Jane Stacy, Seven Schwartz, Daniel Ershoff, Marilyn Standifer Shreve: Incorporating Tailored Interactive Patient Solutions Using Interactive Voice Response Technology to Improve Statin Adherence: Results of a Randomized Clinical Trial in a Managed Care Setting. Humana randomized enrollees on statins to either 1) three behaviorally-based highly personalized interactive voice response (IVR) phone calls coupled with personalized mailed materials (N=253) or 2) one IVR call and generic mailed materials (N=244). At six months, the group with the high intensity IVR was more likely to have submitted a pharmacy claim for their statin (implying they were taking their pills) than the lower intensity group: 70% vs. 61%. Other measures of medication compliance were also statistically significantly different. The authors state their intervention consisting of ‘an amalgam of discrete elements borrowed from various evidence-base adherence-enhancing strategies ….based on multiple behavioral theories,’ works, but its vagueness makes it difficult for the reader to assess whether the intervention is truly generalizable. Readers may also wonder why the control group didn’t get three low intensity phone calls: it’s possible it was the calls alone, not the content, that led to the 10% absolute improvement seen in the study population. (As an aside, IVR was used to recruit potential candidates for participation in the research project and ‘73% could not be contacted by the IVR system after three months’ of multiple attempts. Is IVR the blanket communication tool that many believe it is?)

Yujing Shen, Usha Sambamoorthi, Mangala Rajan, Donald Miller, Ranjana Banerjea, Leonard Pogach: Obesity and Expenditures Among Elderly Veterans Health Administration Users with Diabetes. This study used the 1999 Large Health Survey of Veteran Enrollees (LHSVE) and the 1999 Diabetes Epidemiology Cohort (DEpiC) to assess the interplay between diabetes, accompanying obesity and the costs among VA patients who were also enrolled in Medicare. Only 21% had a normal body mass index (BMI); the remainder were overweight (48%), obese (23%) or morbidly obese (9%). While you would think that excess weight would be associated with higher costs, that’s not what was found: a normal BMI had more than $10,000 in yearly expenditures, followed by overweight ($7500), obese ($6600) and morbidly obese ($6700). The authors looked into the categories of claims expenses and could find no simple explanation, summing things up by saying a normal BMI may be associated with ‘poorer health.’ While the findings are counterintuitive, the authors point out there are other studies that show a reverse relationship between weight and costs among elderly persons with chronic illness. Maybe the widespread assumption that there is a ROI from weight loss and that this a reason to include it in care management for an elderly population should be revisited.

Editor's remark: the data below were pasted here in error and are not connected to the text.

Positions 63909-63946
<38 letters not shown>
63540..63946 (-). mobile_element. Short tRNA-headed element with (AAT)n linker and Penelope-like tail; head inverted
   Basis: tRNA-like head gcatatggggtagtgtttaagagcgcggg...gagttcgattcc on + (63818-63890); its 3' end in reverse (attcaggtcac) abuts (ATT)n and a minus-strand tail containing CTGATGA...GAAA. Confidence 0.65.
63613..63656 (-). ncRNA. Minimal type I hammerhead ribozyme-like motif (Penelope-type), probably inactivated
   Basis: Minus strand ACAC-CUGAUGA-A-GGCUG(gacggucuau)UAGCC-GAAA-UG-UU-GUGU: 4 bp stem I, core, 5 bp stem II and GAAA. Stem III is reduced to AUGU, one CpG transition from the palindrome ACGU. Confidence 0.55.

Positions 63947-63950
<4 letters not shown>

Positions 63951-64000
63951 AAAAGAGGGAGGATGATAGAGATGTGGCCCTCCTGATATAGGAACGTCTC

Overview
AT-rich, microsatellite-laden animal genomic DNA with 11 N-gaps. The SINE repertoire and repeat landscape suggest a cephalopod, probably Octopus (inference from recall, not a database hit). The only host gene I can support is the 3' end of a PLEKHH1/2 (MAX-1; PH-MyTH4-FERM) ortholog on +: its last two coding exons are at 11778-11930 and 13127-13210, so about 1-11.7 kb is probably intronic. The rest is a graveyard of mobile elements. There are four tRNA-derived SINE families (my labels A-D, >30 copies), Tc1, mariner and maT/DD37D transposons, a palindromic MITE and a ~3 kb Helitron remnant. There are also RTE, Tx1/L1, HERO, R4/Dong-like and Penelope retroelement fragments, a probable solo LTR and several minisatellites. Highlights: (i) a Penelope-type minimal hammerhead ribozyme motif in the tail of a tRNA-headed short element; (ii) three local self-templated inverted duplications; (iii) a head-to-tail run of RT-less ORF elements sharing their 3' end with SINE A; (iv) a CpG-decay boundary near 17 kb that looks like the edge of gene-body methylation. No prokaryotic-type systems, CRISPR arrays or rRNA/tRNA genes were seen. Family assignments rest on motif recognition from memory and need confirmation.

Brian Leas, Bettina Berman, Kathryn Kash, Albert Crawford, Richard Toner, Neil Goldfarb and David Nash: Quality Measurement in Diabetes Care. Did you know there are multiple organizations promulgating their own methodologies for assessing quality in diabetes care? Of course you did, but the extent of the problem may be greater than you think. It’s tough enough that different groups (like the NCQA or the National Quality Forum and others) recommend different measures. For measures where there is agreement (for example hemoglobin A1c), there are differing standards over the determination of the numerator and denominator, the target goal or the time frame. After surveying the various quality standards organizations, the authors then asked an expert group of ‘key informants’ if they found the complexity problematic. Short answer: yes. In addition to better ‘harmonization,’ the authors recommend that some missing measures be developed, such as assessments of interventions for ‘pre’-diabetes, ‘population-based’ metrics (not just the patients with a claim or a provider visit with an index condition), better attention to measures in the unemployed or uninsured populations, patient-centric measures and assessments of access to care. Good idea says the DMCB.

Roxana Maffei, Daniel Burciago and Kim Dunn: Determining Business Models for Financial Sustainability in Regional Health Information Organizations (RHIOs): A Review. If you’re interested in boning up on Regional Health Information Organizations (RHIOs), this is the article for you. Reports of their death have been greatly exaggerated but their economics remain murky. Among the few RHIOs that have survived, success seems to be associated with being a free standing organization with a business model predicated on membership fees (local health organizations involved in exchanging data pay a fee to belong, i.e., pay to play) and transaction fees (billing the participating organizations based on the number or type of transactions occurring). This article points out that this is still very much a work in progress. Stay turned.